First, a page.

Forum encourages frank talk about difficult ethical issues

Jennifer Greenstein Altmann

Princeton NJ -- The dinner plates were cleared, and the discussion about the conflict in the Middle East reached its second hour. Katharine Roberts '04 and Vanessa Wills '02 were trying to sort out how the notion of justice fits in with the recent actions of the Palestinians and the Israelis.

"Both sides think justice requires that they get certain things," said Wills. "That's a big part of what fuels the resentment between the two."

Students and faculty members in the Human Values Forum have covered everything from the Israeli-Palestinian conflict to stem cell research at their biweekly gatherings.


"How far back (in history) do we go to find out whether their actions actually are just?" asked Roberts.

As students wrestled with that question, Donald Moon, the Laurance Rockefeller Visiting Professor for Distinguished Teaching, jumped in. "Does anybody here think that Israel shouldn't exist -- that the extremist Palestinian position represents the right and morally valid position?" he asked.

Natalie Deffenbaugh '02 said she didn't think that was the right question to be posing. "There has been international acknowledgement of the right of an Israeli and a Palestinian state to exist side by side. Whether or not there is fundamental justice in those assertions, they have been stated, and we just have to work with that."

The no-holds-barred conversation took place in mid-April at the Human Values Forum, a biweekly gathering of students and faculty members over dinner for a frank discussion on ethics and moral values. The forum is part of the University Center for Human Values, Princeton's forum for education and scholarship on ethical issues and human values.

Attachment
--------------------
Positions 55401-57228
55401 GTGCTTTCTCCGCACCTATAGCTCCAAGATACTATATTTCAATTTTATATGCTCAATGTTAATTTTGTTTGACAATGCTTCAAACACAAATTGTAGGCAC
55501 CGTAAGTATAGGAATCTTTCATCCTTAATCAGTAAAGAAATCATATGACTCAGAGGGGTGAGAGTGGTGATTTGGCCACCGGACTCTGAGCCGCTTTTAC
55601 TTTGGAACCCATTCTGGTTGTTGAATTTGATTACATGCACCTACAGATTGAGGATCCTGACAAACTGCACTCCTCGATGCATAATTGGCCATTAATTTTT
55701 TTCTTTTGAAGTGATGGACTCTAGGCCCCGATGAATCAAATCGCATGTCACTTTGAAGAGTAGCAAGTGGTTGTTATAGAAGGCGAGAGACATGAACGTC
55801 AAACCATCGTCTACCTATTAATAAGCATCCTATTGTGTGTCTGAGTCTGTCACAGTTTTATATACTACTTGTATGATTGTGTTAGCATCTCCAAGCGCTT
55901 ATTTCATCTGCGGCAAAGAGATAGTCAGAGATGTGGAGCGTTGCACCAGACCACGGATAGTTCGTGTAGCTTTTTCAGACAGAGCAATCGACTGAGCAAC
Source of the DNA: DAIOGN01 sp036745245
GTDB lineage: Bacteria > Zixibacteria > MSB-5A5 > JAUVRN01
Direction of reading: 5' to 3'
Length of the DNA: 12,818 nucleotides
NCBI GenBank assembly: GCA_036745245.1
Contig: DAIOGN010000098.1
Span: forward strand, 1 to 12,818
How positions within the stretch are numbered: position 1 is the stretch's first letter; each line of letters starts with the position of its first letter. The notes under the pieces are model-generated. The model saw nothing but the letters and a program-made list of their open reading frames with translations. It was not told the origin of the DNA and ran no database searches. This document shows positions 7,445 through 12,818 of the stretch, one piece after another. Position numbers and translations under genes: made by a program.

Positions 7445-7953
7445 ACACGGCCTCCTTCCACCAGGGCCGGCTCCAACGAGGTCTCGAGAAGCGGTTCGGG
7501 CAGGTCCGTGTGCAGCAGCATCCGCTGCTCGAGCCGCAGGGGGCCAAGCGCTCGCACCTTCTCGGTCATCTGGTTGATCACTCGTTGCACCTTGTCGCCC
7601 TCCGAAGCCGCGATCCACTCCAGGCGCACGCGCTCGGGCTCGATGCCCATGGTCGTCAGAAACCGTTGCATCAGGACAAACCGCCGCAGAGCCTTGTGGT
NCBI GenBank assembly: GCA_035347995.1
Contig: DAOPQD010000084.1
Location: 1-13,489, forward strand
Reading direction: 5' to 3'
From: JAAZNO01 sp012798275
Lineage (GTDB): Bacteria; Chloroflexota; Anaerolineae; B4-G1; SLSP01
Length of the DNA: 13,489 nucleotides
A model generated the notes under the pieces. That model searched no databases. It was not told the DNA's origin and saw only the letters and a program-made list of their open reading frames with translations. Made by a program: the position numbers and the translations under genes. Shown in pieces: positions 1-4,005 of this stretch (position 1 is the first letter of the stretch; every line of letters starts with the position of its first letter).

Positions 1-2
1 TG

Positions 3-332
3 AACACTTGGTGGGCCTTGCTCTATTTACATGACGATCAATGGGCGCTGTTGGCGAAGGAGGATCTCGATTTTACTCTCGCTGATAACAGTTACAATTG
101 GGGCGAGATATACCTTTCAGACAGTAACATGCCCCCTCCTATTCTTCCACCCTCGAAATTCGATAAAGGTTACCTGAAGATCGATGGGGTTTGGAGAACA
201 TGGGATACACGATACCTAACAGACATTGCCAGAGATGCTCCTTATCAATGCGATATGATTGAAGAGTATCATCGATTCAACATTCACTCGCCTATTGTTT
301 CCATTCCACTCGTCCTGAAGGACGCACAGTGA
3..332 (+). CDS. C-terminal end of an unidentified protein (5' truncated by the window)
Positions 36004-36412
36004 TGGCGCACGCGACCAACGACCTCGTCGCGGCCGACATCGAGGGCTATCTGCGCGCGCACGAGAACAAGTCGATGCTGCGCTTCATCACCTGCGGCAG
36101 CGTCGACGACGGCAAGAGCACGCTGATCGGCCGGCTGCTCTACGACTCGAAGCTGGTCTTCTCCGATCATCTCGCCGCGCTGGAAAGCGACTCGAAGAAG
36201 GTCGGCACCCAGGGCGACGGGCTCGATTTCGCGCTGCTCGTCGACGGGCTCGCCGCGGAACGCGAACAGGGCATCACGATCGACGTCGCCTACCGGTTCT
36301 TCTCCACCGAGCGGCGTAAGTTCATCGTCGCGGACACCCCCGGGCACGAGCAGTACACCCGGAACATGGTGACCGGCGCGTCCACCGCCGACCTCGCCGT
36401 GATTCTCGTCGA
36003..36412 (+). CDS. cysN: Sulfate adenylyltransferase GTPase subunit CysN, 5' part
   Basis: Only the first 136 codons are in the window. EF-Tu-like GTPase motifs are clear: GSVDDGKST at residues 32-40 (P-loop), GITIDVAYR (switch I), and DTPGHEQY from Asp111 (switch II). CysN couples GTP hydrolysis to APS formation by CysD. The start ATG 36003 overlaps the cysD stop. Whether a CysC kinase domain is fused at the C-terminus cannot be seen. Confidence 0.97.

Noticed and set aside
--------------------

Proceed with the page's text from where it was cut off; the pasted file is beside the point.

So far this year, members of the forum have debated the right to die, hashed out the issues raised by cloning and stem cell research, and discussed the merits of prescription drug advertising to consumers. Past discussions have focused on the values that sports require athletes to learn, the ethical implications of the honor code and the euthanasia of disabled infants.

"The people who attend are from different backgrounds and different majors, and we try to address a broad range of topics," said Peter Shindel '02, who is the group's vice president. "It's never dull."

The forum was founded in 1999, and is supported by a gift from Bert Kerstetter '66. The group meets once every two weeks over dinner at 5 Ivy Lane. To apply to become a member, students contact one of the forum's officers. Thirty undergraduates are members this year; all students are invited to participate. Students decide on the topic and lead the debate.

Wills, who is the forum's president, relishes the opportunity to interact with students who are not in the philosophy department with her. "It helps get you out of your little methodological box and hear other approaches," she said. "I think that's really healthy. And the faculty who are involved are so great; you can chat with them about anything."

Jonathan Goldberg '02, who has participated since his sophomore year, said he enjoys hearing what other students have to say about the variety of issues the forum addresses. "It offers amazingly intimate contact between students and professors on a personal and professional level, matched neither in the classroom nor in any forum I've participated in at Princeton," he said.

Fellowship and good food